Global perspective Human stories

UN’s Côte d’Ivoire mission extended with new mandate to cooperate on Liberian border

UN’s Côte d’Ivoire mission extended with new mandate to cooperate on Liberian border

Security Council
The Security Council today extended through June the mandate of the United Nations Operation in Côte d’Ivoire (UNOCI) and French forces supporting it while authorizing them to cooperate with blue helmets in Liberia in preventing arms from crossing the border.

By a unanimously adopted resolution, the Council adjusted the tasks carried out by the mission, which has been deployed in Côte d’Ivoire since April 2004 helping the parties to implement a peace agreement signed in January 2003 ending their north-south civil war. The country has been divided between the rebel-held north and government-controlled south since 2002.

Under today’s resolution, UNOCI will coordinate closely with the UN Mission in Liberia (UNMIL) in carrying out a voluntary repatriation and resettlement programme for foreign ex-combatants. This is part of UNOCI’s efforts to bolster the Ivorian Government in its bid to disarm former fighters, which the Council said should be carried out “with special attention to the specific needs of women and children.”

UNOCI will be responsible for destroying any weapons, ammunition or other military materiel surrendered by the former combatants, according to the resolution.

The UN’s Côte d’Ivoire and Liberia missions will also work together in implementing an arms ban including “by inspecting, as they deem it necessary and without notice, the cargo of aircraft and of any transport vehicle using the ports, airports, airfields, military bases and border crossings.”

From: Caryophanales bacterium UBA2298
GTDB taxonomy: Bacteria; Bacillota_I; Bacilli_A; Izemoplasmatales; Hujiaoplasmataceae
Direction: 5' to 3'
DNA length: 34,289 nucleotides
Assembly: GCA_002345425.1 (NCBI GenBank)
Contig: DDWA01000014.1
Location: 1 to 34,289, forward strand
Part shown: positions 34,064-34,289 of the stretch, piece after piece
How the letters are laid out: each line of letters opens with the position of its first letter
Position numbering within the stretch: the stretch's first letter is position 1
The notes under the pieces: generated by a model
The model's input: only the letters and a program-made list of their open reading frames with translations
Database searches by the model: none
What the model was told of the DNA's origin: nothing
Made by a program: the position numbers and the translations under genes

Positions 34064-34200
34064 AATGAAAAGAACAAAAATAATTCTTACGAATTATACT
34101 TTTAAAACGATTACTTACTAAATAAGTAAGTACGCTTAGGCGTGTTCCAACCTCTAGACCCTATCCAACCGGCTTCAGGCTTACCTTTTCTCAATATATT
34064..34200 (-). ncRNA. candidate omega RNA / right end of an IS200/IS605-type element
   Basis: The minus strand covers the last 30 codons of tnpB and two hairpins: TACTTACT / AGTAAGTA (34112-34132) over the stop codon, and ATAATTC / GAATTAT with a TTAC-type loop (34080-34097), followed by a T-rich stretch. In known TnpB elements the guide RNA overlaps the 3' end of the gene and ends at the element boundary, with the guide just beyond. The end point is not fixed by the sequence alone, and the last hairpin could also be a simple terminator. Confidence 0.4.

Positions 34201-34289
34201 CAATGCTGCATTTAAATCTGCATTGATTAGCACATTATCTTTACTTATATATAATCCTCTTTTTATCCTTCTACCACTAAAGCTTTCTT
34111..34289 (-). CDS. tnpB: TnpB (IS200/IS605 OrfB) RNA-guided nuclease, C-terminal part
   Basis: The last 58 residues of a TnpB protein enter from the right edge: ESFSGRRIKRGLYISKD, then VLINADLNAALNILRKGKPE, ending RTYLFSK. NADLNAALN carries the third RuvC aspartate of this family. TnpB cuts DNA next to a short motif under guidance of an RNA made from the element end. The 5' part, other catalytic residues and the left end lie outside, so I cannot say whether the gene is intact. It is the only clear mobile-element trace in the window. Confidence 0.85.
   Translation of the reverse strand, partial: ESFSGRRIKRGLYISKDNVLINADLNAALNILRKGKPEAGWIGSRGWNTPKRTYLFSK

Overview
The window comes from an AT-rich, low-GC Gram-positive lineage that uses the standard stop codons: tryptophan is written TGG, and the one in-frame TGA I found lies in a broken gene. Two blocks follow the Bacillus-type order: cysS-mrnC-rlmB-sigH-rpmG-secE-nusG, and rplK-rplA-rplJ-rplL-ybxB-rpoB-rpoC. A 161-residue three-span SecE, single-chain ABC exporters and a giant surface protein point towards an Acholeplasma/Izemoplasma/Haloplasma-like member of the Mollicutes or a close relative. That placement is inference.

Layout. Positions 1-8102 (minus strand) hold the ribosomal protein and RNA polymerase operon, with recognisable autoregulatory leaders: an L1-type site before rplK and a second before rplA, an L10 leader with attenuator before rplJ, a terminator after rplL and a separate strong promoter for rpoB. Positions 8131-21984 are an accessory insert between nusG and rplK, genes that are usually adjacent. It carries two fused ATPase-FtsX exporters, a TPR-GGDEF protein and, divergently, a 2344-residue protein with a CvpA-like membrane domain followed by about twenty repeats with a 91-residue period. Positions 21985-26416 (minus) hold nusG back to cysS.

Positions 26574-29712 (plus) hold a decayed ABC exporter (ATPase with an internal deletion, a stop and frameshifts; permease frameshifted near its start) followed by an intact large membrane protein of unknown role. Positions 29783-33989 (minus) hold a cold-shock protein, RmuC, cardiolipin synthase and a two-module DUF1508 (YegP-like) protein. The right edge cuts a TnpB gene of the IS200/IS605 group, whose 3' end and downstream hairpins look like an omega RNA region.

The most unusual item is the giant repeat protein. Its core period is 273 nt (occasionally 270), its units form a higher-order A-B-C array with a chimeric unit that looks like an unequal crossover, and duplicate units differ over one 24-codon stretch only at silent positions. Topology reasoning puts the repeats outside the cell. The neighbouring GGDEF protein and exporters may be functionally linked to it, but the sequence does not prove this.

UNOCI must “carry out its mandate in close liaison with UNMIL, including especially in the prevention of movements of arms and combatants across shared borders and the implementation of disarmament and demobilization programmes,” the Council said.

In helping the relief effort for the beleaguered people of Côte d’Ivoire, UNOCI will “facilitate the free flow of people, goods and humanitarian assistance,” including by helping to establish the necessary security conditions and taking into account the special needs of vulnerable groups, especially women, children and the elderly.

The mission is also tasked with supporting the organization of “open, free, fair and transparent elections, presidential and legislative, by 31 October 2007 at the latest.”

The most recent report of the Secretary-General to the Council, issued last month, contained a strong call to the parties to restart their stalled peace process and resolve their disputes.

The report emphasized that the mandate of both Prime Minister Charles Konan Banny and President Laurent Gbagbo was renewed for a “final transition period not exceeding 12 months” and called on the two leaders to “eschew confrontation and maintain a constructive working relationship.”

As of late last year, UNOCI had nearly 9,000 uniformed personnel supported by some 360 international civilian personnel, 500 local staff and 220 UN Volunteers.